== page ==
Every November, the American Cancer Society sponsors the Great American Smokeout to encourage smokers to quit. As we all know, smoking can lead to serious health problems such as cancer, heart disease, and lung disease. Your dentist in Lawrenceville also wants you to know that smoking can have a negative effect on your oral health, too. Let’s take a look at some of the ways smoking can cause problems in your mouth.
One of the most serious ways smoking can affect your oral health is by increasing your risk of developing oral cancer. While oral cancer doesn’t only occur in smokers, smoking does greatly increase the chances. In fact, smokers are six times more likely to get oral cancer than non-smokers. Like any cancer, oral cancer can be deadly if not caught and treated quickly and appropriately. This is one reason why seeing your Lawrenceville dentist at least twice a year is so important. Your dental team will check for signs of oral cancer at every appointment so if something suspicious does show up, you’d catch it early and when treatment is often more successful.
Another serious oral health problem that oftentimes goes hand-in-hand with smoking is gum disease. Gum disease can affect anyone but smokers are 50% more likely to get it than non-smokers. It’s a serious oral health problem that can lead to tooth loss and even other health are at increased risk for heart disease and stroke.
Bad Breath & Discolored Teeth
Smokers often have a clear giveaway that they smoke — their breath. Smokers’ breath isn’t something that goes away easily and it can linger around for quite a while. Bad breath may seem like no big deal but it can affect relationships and health. What’s more, the ingredients in cigarettes (such as tar and nicotine) can easily stick to any plaque that may be on your teeth, gums, or tongue. When too much of these sticky substances are introduced to the mouth, they can actually change the color of your teeth into a dull, dingy yellow. These stains are also tough to remove and sometimes even professional tooth whitening isn’t enough to get rid of them.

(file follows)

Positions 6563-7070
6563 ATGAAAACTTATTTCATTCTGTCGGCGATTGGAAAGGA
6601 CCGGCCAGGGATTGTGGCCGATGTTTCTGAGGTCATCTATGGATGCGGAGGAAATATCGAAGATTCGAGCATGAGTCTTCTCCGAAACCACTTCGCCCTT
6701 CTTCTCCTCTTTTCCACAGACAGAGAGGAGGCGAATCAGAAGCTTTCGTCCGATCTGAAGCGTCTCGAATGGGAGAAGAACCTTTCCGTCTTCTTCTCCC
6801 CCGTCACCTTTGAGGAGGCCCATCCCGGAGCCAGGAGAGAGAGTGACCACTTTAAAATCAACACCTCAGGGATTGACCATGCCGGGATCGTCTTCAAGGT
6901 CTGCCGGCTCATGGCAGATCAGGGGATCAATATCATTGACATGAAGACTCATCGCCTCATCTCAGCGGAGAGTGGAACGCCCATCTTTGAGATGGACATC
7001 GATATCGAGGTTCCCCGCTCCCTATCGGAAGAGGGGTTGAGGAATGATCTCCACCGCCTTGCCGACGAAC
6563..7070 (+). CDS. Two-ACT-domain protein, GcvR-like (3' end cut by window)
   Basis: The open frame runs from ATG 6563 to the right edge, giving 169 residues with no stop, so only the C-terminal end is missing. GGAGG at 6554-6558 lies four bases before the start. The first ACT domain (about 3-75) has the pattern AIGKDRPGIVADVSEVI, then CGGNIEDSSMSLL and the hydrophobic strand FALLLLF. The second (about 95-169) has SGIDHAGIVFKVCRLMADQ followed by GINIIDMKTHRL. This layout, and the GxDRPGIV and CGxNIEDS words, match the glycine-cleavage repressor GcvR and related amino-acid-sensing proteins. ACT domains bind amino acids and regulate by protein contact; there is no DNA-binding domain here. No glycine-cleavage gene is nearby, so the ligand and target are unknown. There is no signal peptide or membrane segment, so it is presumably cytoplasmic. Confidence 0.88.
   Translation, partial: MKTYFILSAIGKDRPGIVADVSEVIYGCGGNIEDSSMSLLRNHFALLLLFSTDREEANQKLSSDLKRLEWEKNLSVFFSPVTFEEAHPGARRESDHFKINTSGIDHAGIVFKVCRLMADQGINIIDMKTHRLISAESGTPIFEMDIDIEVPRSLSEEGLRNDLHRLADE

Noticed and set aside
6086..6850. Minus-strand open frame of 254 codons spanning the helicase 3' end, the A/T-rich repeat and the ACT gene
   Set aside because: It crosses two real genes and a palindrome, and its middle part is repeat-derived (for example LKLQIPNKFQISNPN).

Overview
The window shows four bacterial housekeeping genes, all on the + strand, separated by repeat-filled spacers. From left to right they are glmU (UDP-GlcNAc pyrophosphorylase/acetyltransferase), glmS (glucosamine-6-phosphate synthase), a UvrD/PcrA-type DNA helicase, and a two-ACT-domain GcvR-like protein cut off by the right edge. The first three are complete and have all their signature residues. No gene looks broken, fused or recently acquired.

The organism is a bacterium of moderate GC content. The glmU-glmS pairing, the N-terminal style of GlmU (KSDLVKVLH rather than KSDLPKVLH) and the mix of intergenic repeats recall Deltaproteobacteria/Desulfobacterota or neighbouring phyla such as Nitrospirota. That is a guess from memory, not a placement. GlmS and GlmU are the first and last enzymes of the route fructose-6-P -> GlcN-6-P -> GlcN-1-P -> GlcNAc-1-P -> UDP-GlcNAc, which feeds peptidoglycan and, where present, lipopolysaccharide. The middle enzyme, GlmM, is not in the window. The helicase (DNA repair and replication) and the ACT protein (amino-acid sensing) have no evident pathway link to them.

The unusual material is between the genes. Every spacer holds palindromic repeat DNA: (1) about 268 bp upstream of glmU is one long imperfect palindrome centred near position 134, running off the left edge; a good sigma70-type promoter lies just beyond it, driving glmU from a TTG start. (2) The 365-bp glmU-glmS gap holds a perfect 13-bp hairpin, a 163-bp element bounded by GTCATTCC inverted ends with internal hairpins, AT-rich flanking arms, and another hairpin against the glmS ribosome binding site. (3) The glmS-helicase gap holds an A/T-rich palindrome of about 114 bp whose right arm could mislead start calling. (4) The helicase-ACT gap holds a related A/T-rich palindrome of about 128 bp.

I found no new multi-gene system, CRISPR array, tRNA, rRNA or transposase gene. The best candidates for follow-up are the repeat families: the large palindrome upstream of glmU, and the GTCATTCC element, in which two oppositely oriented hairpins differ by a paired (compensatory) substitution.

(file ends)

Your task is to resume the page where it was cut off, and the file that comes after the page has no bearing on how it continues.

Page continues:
Smokers may experience the discomfort of dry mouth more often than non-smokers. While dry mouth may seem like simply an annoyance, the truth is, it’s actually pretty bad for oral health. In order to stay healthy, your mouth needs to produce enough saliva to rinse away bacteria and neutralize acids that would otherwise lead to decay and cavities. But when the mouth is dry there isn’t enough saliva to do its job correctly, leaving your teeth exposed to all of the dangerous bacteria and plaque acid.
As you can see, the risks of smoking go well beyond the commonly known risks and can certainly take its toll on oral health. But there’s hope. Your dentist in Lawrenceville wants to encourage all smokers to pick a quit date and work towards a smoke-free life. We understand quitting smoking can be very difficult, and it may take a few tries to finally kick it. Don’t give up. Quitting smoking now can save your smile and your life.
It’s that time of the year again when the sounds of sneezes and sniffles, and coughs and congestion, are in the air. That’s right, it’s flu season, which can be a concerning time for all of us. At our dental office in Lawrenceville, we want you to know that you don’t have to suffer this year. There are some easy tips you can try to keep your family healthy all the way to spring.
Wash Those Hands